In-depth reviews

Volkswagen ID.3 hatchback - Interior & comfort

The Volkswagen ID.3 is certainly futuristic but material quality has suffered

Carbuyer Rating

4.4 out of 5

Interior & comfort Rating

3.5 out of 5

The Volkswagen ID.3 features a futuristic-looking interior design based heavily around touchscreens and touch-sensitive buttons. All the familiar elements of a car interior are here but not quite as you might expect them.

VW ID.3 dashboard

There are few physical controls, and the ID.3’s digital screens are really prominent. The touchscreen infotainment takes centre stage, like it does in the Model 3, and appears to float in front of the dashboard.

Meanwhile, the instrument display sits like a tablet behind the steering wheel. Like in the BMW i3, the gear selector sprouts from the instrument pod, which may take a bit of getting used to but is only needed to select drive, reverse and park. 

A light bar beneath the windscreen changes colours to interact with the driver, glowing white when 'listening' to voice commands, giving directions in blue, warnings in red and showing an incoming call by turning green.

The futuristic approach is not surprising - this is the car that represents a new era for Volkswagen after all - but the drop in quality is more of a shock. Soft-touch materials are sparse, replaced with lots of grey and scratchy plastic that seems a big backwards step for a brand that built its name on quality. Electric cars are expensive to produce and we can only imagine this has made margins tight - especially as the ID.3 isn’t much more expensive than a mid-spec Golf.

Equipment

Rather than a few set trim levels with increasing amounts of equipment, the ID.3 range includes a whole host of models, each with various equipment packs. Trim levels are named with their target audience in mind, and from mid-2021, more options can be added to more affordable versions to help buyers tailor the ID.3 to suit their budget.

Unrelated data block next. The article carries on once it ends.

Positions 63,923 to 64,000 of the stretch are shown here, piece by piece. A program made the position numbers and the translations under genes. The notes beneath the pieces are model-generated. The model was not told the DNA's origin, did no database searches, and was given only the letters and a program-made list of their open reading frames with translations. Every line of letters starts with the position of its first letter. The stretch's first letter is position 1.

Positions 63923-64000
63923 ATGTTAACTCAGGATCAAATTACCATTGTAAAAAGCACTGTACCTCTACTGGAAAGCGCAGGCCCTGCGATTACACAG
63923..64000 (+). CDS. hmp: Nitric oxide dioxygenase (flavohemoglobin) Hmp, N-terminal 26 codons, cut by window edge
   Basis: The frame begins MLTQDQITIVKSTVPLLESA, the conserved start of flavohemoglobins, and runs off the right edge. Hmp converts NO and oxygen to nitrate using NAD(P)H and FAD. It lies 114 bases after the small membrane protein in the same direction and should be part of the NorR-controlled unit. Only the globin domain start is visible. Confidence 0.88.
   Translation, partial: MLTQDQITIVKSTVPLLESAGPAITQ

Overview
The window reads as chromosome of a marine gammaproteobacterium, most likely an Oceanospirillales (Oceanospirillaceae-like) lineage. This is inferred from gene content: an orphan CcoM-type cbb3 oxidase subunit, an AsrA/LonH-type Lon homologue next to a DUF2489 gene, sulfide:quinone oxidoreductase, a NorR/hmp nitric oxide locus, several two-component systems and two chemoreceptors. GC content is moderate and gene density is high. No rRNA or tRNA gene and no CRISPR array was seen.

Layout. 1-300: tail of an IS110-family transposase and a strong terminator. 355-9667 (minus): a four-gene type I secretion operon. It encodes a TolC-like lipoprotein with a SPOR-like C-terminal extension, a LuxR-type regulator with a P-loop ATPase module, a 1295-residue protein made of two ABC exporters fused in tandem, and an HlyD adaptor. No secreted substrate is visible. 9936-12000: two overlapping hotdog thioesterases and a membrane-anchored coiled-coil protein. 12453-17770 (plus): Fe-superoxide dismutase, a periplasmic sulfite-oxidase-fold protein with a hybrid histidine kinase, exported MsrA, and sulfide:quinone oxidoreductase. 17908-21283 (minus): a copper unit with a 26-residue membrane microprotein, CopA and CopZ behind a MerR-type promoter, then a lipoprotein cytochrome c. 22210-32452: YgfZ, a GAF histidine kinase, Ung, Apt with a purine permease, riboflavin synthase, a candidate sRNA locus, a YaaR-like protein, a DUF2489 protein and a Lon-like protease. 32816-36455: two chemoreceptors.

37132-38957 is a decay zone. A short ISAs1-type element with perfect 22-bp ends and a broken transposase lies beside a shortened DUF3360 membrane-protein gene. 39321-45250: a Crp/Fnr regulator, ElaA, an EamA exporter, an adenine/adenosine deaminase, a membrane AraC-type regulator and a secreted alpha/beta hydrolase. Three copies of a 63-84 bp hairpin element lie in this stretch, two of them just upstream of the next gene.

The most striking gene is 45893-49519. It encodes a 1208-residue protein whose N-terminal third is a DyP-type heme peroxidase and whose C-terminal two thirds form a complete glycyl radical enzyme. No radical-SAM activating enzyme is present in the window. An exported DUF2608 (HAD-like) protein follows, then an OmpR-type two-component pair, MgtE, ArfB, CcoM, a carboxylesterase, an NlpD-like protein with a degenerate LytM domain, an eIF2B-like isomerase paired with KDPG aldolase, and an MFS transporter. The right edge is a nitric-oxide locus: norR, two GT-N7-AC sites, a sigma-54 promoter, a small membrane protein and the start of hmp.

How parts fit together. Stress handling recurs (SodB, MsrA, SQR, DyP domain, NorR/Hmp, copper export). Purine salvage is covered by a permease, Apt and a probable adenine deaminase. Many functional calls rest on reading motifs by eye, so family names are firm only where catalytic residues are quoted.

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Standard equipment on every ID.3 includes LED headlights, all-round parking sensors, adaptive cruise control, sat nav and keyless start. There’s also a digital dash, lane keep assist and heated front seats on every car from the entry-level Life version.

Style is one of the few trims to get alloy wheels, plus a wider range of ambient lighting colours, keyless entry and a reversing camera. 

The Family model has all that as well as the Comfort Pack Plus, which adds climate control, a variable boot floor and an auto-dimming main mirror. It also has the Design Pack Plus which adds a panoramic sunroof. Max model is the priciest version you can get with the 58kWh battery and has augmented reality head-up display and upgraded speakers, as well as adaptive suspension and the Comfort Pack Plus.

Finally there’s the ID.3 Tour, which has everything bar the adaptive suspension. This is the trim level that comes with the larger 77kWh battery, so it has a longer range than the other models, despite being fitted with 19-inch alloy wheels.

Options

If there's a feature or piece of tech in a higher trim level, the chances are you can add it to any ID.3, but only as part of a pack. For instance, the Infotainment Package Plus adds an augmented reality head-up display system and upgraded speakers for £2,200. The Assistance Package adds a rear-view camera, illuminated door handles and keyless entry and start for just over £1,000, while Sport Package Plus brings adaptive suspension (DCC) for around the same amount. Packs to add design and safety features are also offered. 

Technology 

While the 10-inch infotainment system looks futuristic and comes with Apple CarPlay and Android Auto as standard, the move away from physical buttons has made it a little fiddly to use. 

Everything’s accessed through the touchscreen, and even the climate control functions are now changed through touch-sensitive sliders. The ride may be good but you often still prod in the wrong place while driving.

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